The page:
Opinion

Time to up your security game with a password manager

Consider a test run by the U.S. Department of Homeland Security in 2011. Thumb drives were scattered around the parking lots of government and private buildings. In this test, curiosity led to 60 percent of the devices being plugged into office computers, giving DHS access to systems and entire networks. If a company or government logo was on the drive that level hit 90 percent. [Continue]

March is for recognizing directors

My hat’s off to all directors, especially outside directors — the folks who bring experience and knowledge from other industries to the enterprise of banking. For the fifth year in a row, we are devoting our March edition to recognition of outside directors. Our Amazing Outside Directors program, this year sponsored by CLA,  features four accomplished business leaders. [Continue]

Losing sleep but not heart

Revenue related to mortgage refinance is likely to be less this year than it was last year. A decline in rates motivated homeowners to refinance in 2020, but there’s really no room for rates to drop more. Federal stimulus makes it difficult to assess true credit quality. Businesses, particularly small ones, that seem to be skating through the pandemic may actually be operationally stressed. [Continue]

Experts see economy taking flight with federal help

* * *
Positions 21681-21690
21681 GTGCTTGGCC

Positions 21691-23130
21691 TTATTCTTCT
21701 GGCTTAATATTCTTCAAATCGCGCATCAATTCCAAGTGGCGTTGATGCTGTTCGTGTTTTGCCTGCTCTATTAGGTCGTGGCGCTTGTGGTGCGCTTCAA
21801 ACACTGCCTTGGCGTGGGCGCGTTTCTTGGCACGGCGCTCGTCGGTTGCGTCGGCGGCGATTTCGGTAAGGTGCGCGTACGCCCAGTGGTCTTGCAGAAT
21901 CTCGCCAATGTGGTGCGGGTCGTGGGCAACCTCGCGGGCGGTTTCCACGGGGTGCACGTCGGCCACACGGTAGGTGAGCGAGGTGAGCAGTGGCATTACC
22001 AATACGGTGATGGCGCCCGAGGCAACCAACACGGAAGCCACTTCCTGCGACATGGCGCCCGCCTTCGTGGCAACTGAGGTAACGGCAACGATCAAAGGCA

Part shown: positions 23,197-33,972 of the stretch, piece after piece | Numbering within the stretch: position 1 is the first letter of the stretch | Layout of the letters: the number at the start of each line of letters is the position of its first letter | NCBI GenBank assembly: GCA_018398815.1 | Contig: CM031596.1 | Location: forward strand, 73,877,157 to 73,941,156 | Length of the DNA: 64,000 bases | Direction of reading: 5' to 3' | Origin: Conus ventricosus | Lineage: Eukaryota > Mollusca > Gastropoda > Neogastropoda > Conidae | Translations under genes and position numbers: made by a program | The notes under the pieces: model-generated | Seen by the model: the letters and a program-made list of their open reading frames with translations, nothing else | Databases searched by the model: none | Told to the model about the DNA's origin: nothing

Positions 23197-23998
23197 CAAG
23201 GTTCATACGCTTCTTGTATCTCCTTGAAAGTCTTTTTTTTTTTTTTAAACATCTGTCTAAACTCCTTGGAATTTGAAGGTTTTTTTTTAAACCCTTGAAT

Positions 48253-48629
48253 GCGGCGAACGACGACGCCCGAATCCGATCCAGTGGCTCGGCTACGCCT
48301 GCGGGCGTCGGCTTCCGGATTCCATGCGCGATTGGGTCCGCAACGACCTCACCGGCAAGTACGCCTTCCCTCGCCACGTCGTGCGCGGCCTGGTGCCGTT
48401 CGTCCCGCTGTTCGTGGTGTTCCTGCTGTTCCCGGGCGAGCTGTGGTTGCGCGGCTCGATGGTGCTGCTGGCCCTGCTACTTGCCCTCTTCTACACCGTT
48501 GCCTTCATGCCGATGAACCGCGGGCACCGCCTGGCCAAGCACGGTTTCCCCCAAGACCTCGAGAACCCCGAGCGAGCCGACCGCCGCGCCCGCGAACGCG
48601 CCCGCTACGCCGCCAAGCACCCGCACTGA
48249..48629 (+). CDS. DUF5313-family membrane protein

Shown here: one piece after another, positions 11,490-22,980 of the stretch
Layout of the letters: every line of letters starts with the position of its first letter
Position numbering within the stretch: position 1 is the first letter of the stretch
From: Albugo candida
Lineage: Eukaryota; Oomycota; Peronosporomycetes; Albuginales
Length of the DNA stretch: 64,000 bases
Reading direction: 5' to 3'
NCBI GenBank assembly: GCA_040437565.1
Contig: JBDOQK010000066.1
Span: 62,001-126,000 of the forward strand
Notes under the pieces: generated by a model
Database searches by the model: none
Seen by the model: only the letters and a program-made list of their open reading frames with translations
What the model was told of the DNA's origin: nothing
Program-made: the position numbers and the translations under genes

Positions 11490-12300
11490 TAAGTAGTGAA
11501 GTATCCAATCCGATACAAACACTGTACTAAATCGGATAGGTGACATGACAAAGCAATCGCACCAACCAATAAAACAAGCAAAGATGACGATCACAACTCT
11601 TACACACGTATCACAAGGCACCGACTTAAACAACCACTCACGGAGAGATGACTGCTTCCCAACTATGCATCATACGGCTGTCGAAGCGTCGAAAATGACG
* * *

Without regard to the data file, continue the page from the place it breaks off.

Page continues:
We can all be excused for feeling déjà vu — 2021 does feel a little like 2009, the last time a new administration came into the White House with the votes to move legislation through both the House and Senate. Both years represent periods of economic uncertainty, and a national health crisis, although the coronavirus pandemic is much more serious than the swine flu turned out to be.  [Continue]

Fast cash, dirty money and the barriers that keep people out

In the COVID-19 era, the merchants I frequent or the coffee shops that dot my commute have gone all-in on cards and touchless payments. Cash is increasingly being rejected by stores for its “filth.” The other day, I placed a $20 bill on a counter to buy a $5 coffee. When the cashier saw the bill, he audibly sighed, slipped on a nitrile glove and picked the thing up like it was a dead mouse.  [Continue]